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7 Simple Examples of Business Email Writing in English

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❶A more formal version of the previous email: In a moment, we'll look at how you can embed compliments and a thanks into the structure of every email you send.

And One More Thing…

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Mind Tools for Your Organization
How to Properly Write a Professional Email (With Clear Points)

You can usually do this in one sentence. One way of keeping introductions brief is to write them like you're meeting face-to-face. You wouldn't go off into a five-minute monologue when meeting someone in person. So don't do it in email. Not sure whether an introduction is needed? Maybe you've contacted the recipient before, but you're not sure if she'll remember you. You can leave your credentials in your email signature. This is ideal because:. Talking of signatures, make sure you've set one up.

It's a shorthand way of sharing information that you should include in every email. But putting this information in your signature, you keep the body of your emails short. Optionally, you can include links to your social media accounts, and a one-sentence elevator pitch on how you help people.

In every email you write, you should use enough sentences to say what you need and no more. A helpful practice here is limiting yourself to five sentences. There will be times when it's impossible to keep an email to five sentences.

But in most cases, five sentences are sufficient. Embrace the five sentences discipline, and you'll find yourself writing emails more quickly. You'll also get more replies. What's the key to keeping your emails short? Using a standard structure. This is a template that you follow for every email you write. As well as keeping your emails short, following a standard structure also helps you to write fast.

Over time, you'll develop a structure that works for you. Here's a simple structure to get you started:. This is the first line of the email. When you're emailing someone for the first time, then a compliment makes an excellent opener. A well-written compliment can also serve as an introduction. If you're writing to someone you know, then use a pleasantry instead.

A pleasantry is typically a variation on "I hope you're well. As Vinay Patankar of the Abstract Living blog explains:. Ingrain this into your fingers so that you naturally spit it out with each email you write.

You will never have anything to lose by adding in a pleasantry, you will make people more inclined to read the rest of your email, you will soften criticism, and will hit the positive emotions of a few. Most will simply ignore it, but for two seconds of your time, it's definitely worth it.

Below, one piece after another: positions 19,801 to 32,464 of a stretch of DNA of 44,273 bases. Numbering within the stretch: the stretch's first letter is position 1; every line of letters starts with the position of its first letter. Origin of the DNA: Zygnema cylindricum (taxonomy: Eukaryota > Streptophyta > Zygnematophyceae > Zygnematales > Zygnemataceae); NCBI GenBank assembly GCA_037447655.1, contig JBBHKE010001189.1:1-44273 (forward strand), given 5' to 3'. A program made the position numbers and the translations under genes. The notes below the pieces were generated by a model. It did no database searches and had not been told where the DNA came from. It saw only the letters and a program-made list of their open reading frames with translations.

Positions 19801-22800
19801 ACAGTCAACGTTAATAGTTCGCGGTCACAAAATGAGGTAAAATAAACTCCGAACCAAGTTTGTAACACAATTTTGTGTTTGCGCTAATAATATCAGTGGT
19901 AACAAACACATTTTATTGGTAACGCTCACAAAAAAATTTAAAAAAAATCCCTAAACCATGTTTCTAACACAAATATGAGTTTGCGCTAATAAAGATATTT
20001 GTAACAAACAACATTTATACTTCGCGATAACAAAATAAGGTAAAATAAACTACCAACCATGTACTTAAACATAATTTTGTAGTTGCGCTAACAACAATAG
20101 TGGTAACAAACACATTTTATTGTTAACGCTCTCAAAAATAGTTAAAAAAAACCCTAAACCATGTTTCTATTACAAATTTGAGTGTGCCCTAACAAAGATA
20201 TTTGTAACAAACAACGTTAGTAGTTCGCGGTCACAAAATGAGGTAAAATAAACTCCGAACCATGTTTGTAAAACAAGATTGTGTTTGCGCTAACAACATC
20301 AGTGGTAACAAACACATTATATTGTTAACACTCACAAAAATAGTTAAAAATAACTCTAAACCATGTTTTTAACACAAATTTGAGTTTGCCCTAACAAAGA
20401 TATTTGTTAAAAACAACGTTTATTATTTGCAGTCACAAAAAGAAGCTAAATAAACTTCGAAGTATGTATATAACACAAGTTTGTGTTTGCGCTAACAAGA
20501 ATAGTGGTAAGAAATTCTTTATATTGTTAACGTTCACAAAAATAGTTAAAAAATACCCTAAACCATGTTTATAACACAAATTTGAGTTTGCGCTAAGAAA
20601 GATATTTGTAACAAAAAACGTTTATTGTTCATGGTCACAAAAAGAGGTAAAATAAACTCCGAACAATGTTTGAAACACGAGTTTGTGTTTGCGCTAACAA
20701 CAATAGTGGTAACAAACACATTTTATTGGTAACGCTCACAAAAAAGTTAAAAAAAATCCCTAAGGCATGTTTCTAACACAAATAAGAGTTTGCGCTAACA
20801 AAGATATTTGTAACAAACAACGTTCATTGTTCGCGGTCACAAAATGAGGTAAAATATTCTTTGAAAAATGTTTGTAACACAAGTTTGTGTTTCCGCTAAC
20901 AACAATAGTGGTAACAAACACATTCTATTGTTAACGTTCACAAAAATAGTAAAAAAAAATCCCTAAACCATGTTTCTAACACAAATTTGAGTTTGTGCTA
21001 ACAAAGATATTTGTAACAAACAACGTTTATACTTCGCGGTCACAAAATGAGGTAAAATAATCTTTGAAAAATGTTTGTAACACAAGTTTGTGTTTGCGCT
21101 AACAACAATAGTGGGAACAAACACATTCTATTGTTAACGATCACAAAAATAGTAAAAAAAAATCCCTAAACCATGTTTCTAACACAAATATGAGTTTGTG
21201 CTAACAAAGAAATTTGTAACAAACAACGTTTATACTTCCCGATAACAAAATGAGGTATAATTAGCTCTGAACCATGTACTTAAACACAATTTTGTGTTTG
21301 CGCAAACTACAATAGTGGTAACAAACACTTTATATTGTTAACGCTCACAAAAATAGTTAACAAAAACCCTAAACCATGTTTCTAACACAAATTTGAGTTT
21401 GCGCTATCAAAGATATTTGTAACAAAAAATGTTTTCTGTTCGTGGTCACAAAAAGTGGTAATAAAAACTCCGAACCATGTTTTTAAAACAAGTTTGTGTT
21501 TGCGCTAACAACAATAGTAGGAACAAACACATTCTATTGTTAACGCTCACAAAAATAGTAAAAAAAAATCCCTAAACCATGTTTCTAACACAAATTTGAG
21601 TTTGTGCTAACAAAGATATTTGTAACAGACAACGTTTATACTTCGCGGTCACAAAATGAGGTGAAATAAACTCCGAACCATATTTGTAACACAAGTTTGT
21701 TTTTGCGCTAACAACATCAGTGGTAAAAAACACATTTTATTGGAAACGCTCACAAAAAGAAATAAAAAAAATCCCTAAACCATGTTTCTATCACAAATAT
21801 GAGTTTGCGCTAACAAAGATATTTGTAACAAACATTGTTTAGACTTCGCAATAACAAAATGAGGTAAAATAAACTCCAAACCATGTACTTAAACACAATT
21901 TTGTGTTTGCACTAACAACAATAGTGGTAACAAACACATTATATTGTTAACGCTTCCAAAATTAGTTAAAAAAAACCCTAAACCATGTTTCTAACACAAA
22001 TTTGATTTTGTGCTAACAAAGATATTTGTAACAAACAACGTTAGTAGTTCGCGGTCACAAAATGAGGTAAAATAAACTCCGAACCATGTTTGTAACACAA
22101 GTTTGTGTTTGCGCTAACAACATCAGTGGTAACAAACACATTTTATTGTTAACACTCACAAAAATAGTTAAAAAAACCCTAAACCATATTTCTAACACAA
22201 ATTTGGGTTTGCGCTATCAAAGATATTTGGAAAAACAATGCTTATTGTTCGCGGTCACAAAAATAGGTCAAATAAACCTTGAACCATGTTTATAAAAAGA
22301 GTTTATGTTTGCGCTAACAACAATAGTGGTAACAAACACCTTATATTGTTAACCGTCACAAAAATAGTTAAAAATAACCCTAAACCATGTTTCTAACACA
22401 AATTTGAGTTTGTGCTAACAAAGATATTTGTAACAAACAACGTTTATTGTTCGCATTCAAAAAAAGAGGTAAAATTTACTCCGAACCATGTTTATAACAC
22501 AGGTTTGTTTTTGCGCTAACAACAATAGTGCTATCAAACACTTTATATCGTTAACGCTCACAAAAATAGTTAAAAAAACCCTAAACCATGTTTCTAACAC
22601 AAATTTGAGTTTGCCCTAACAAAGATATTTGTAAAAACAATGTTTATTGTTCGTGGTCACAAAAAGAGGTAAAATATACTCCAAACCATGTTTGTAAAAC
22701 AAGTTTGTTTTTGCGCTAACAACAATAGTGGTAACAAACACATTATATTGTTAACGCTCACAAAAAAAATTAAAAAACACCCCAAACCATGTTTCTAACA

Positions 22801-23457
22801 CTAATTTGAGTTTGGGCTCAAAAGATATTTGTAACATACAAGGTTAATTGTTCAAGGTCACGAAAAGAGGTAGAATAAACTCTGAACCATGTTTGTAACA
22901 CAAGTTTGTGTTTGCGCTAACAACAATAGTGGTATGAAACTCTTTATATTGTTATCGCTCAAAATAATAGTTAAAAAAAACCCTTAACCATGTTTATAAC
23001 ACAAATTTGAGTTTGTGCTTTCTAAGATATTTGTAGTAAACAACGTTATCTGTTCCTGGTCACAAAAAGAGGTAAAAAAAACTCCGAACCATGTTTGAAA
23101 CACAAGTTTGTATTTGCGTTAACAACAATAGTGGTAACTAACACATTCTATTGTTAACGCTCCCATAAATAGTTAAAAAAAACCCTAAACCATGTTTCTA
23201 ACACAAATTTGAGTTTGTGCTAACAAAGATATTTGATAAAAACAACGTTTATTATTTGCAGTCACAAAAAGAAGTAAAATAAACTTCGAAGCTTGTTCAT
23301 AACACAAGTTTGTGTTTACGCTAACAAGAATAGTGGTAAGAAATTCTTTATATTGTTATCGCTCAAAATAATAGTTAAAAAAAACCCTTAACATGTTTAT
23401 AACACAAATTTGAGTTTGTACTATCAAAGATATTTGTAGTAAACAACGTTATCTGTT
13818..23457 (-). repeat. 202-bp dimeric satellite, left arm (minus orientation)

The reason for your email. In this section you say, "I'm emailing to ask about A call to action. After you've explained your reason for emailing, don't assume the recipient will know what to do. Structuring your request as a question encourages the recipient to reply. Alternatively, you can use the line "let me know when you've done that" or "let me know if that's okay with you. Before you sign off your email, be sure to include a closing line.

This has the dual purpose of re-iterating your call to action, and of making the recipient feel good. Back in , George Orwell advised writers to:. Short words show respect for your reader. By using short words, you've done the hard work of making your message easy to understand. The same is true of short sentences and paragraphs. Avoid writing big blocks of text if you want your email to be clear and easily understood.

This leads to another of George Orwell's rules for writing, which can help you keep your sentences as short as possible:. Once you've followed your standard email structure, trim every sentence down to be as short as it can be.

The active voice is easier to read. It also encourages action and responsibility. That's because in the active voice, sentences focus on the person taking action. In the passive voice, sentences focus on the object that's being acted upon.

In the passive voice, it can appear that things happen by themselves. In the active voice, things only happen when people take action. Part of the hard work of writing short emails is careful proofreading. Read your email aloud to yourself, checking for spelling and grammar mistakes.

If you want to show your personality in your email, let this shine subtly through your writing style. Don't use emoticons, chat abbreviations such as LOL , or colorful fonts and backgrounds.